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Prerequisite information:

Note that $u[n]$ is the Heaviside or unit step function

$y_1[n] = x_1[n] * x_2[n[ $

$x_1[n] = (0.5)^n u[n] $

$x_2[n] = u[n+3]$

$$\sum_{k=0}^{\infty} (0.5)^k \; u (n+3-k)$$

This evaluates to

$$ y_1(n) = x_1(n)*x_2(n) = \begin{cases} 2(1-(1/2)^{n+4}), & n \ge -3 \\ 0, & \text{otherwise} \end{cases} $$

I know that a geometric summation of $(0.5)^n$ goes to $2$, but I don't understand the other term or how it is split up.

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1  
What is that $\,u[n+3-k]\,$ thing? –  DonAntonio Feb 25 '13 at 0:21
    
I think its the notation that it's using for a function of a value. –  AJMansfield Feb 25 '13 at 0:23
    
I edited your question to use $\LaTeX$, just check it to make sure I interpreted it correctly. –  AJMansfield Feb 25 '13 at 0:25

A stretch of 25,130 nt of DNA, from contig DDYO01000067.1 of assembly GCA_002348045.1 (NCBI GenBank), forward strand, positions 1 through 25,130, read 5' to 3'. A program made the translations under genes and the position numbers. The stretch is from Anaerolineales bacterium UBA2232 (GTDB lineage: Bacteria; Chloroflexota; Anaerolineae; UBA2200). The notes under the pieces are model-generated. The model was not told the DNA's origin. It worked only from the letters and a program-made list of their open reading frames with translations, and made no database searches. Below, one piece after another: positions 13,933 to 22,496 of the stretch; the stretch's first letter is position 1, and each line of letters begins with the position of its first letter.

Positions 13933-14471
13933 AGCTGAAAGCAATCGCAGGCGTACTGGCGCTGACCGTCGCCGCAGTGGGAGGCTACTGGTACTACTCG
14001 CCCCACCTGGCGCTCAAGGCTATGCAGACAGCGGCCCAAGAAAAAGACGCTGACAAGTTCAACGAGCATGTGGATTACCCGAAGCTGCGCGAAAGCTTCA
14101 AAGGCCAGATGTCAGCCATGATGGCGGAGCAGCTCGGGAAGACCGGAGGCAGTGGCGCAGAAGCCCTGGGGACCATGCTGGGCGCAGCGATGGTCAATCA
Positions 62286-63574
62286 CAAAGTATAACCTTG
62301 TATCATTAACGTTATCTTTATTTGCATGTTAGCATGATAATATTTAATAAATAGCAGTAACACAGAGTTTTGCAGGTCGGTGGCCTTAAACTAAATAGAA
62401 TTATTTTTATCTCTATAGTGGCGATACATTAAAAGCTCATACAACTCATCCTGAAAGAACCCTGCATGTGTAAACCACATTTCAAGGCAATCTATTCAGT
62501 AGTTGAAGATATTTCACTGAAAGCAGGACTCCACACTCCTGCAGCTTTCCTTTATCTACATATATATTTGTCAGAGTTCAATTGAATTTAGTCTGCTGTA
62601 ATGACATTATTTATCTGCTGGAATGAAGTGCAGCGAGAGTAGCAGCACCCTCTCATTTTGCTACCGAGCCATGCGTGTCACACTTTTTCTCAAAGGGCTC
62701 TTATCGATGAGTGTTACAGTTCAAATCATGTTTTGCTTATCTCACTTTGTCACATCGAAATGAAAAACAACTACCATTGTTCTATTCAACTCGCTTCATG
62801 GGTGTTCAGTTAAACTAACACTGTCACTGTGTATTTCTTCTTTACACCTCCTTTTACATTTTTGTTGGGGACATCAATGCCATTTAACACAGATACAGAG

2  
@DonAntonio I think I fixed it. –  AJMansfield Feb 25 '13 at 0:28
3  
But what are these $u, y_1, x_1,$ and $x_2$? –  AJMansfield Feb 25 '13 at 0:34

1 Answer 1

up vote 2 down vote accepted

OK, let's compute $y_1(2)$ and see if that helps you see what's going on.

$$y_1(2)=\sum_0^{\infty}(1/2)^ku(5-k)=u(5)+(1/2)u(4)+(1/4)u(3)+(1/8)u(2)+(1/16)u(1)+(1/32)u(0)+\cdots$$ But this is $1+(1/2)+(1/4)+(1/8)+(1/16)+(1/32)$ because Heaviside is $1$ for nonnegative arguments, and zero for negative arguments. Those numbers add up to $1{31\over32}=2-{1\over32}=2(1-{1\over64})$, as required.

Now, do you see how to reproduce these calculations for other values of $n$?

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I hope the OP can do the calculations as you suggested. +1 –  Babak S. Feb 27 '13 at 16:30

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